Top 10 Cooking tips

To help cocoa powder mix in to liquids, try first mixing a very small amount of liquid into the cocoa powder to make a thick paste.

The consistency of the paste makes it so much easier to fully hydrate the cocoa powder so it can't form tiny lumps of powder surrounded by hydrated cocoa.Make a thick paste and once it is homogeneous, start mixing larget and larger amounts of fluid in to end up with a lump free - whatever.This method works with many powders that tend to gel and form lumps when dumped in large amounts of liquid.Of course a hefty blender will mix anything smooth.

Don’t overcrowd the pan.

You might think you have enough room in your skillet for an extra piece of chicken, but if it’s questionable, don’t risk it. There’s a chance the heat won’t distribute properly to the rest of the food in the pan, thus affecting flavor or, worse, creating a health risk. As a preventative measure, leave a few inches between each item to ensure they cook thoroughly.

Let red meat sit before cutting into it.

Even a well-done steak should never taste dry. To prevent a steak from losing its juicy interior, place it directly on top of aluminum foil after taking it off the stove or grill. Carefully wrap the steak in the foil and let it sit for approximately five minutes. This allows the juices to settle before you cut into the meat. The meat will continue to cook while it is in the foil so if you prefer medium steak, you should take it off when it’s medium rare. Source: Pinch of Yum

Store spices in the right location.

To prolong the life of your spices, keep them in a cool, dark place. Don’t store them on top of the stove, as heat and humidity can alter their flavor.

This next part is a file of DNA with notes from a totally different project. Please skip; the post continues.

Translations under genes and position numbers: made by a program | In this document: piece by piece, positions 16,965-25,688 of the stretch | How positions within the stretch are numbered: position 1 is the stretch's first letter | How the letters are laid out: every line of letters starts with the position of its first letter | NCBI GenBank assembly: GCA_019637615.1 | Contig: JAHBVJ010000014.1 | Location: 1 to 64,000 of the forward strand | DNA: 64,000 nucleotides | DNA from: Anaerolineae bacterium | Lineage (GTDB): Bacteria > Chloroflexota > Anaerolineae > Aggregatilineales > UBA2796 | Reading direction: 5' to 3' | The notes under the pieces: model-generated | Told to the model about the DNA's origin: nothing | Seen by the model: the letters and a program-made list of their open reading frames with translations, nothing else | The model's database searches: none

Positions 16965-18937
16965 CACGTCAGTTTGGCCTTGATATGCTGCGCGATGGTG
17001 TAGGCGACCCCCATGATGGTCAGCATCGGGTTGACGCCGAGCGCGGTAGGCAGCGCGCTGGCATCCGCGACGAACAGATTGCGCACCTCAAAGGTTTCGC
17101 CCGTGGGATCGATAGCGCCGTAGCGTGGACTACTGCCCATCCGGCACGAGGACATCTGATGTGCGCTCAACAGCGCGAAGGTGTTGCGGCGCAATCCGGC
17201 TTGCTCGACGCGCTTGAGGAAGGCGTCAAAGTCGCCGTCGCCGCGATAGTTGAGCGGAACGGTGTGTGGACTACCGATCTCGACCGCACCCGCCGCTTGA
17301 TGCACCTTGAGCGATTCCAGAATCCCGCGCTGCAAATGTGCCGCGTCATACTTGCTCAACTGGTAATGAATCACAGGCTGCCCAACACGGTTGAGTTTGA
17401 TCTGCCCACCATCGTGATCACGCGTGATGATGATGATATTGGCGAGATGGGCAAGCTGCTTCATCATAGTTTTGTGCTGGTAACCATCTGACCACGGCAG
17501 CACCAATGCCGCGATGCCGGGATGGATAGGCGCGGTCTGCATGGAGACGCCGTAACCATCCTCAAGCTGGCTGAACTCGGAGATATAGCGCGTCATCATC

Shut the stove off before eggs are done.

The trick to great eggs is to not overcook them! Whether you scramble, fry, or poach, always turn off the stove a few minutes before the eggs look done—even when they seem a bit runny. The remainder of the heat will cook them to fluffy perfection.

Chop herbs with salt.

To prevent herbs from flying all over the place when chopping, sprinkle a bit of salt onto the board. This will keep them in place. Source: Design Love Fest

Add salt to boiling pasta water.

When you make pasta, salting boiling water will add flavor from the inside out. The rule is about 1-2 tablespoons for a large pot of water, stir it until it dissolves, and once boiling, add pasta. It sounds simple (and it is!), but it will elevate the taste of your dish.

Use pasta water to create a pasta sauce.

If you thought your pasta tasted good before, wait until you try this trick. Before dumping used pasta water, add a cup of it to your sauce pan. Then, add the pasta directly into the skillet. The salty water will add more flavor to your dish. Reserved pasta water also contains starch that can be used to adjust the consistency of sauce. Your taste buds will appreciate it—and the texture will be spot on. Trust me.

Always keep a few essentials on hand.

We’ve all been there. You stare in the fridge, thinking there’s nothing to eat, so you order take-out and call it a night. Nope. Stop right there. Consult our list of pantry essentials and stock up on your next grocery store trip. It’s easier to get creative with what you have if you are stocked with the right tools. Bonus points if you keep meat (chicken breast, hamburger meat, salmon, etc.) and frozen vegetables in your freezer for last minute meals. Source: The Faux Martha

Use a paper towel to preserve vegetables.

It never feels good to throw away food you haven’t touched, especially produce. Prolong the life of vegetables by wrapping them loosely in a dry paper towel and placing them in a re-sealable plastic bag. Oxygen is not a friend of veggies, so get as much air out of containers and bags before sealing. Also, avoid washing until you are ready to eat produce. And make sure to leave ample room in your refrigerator and produce drawer. Overstocking can cause less air to flow through the refrigerator, which can cause uneven temps with food expiring faster.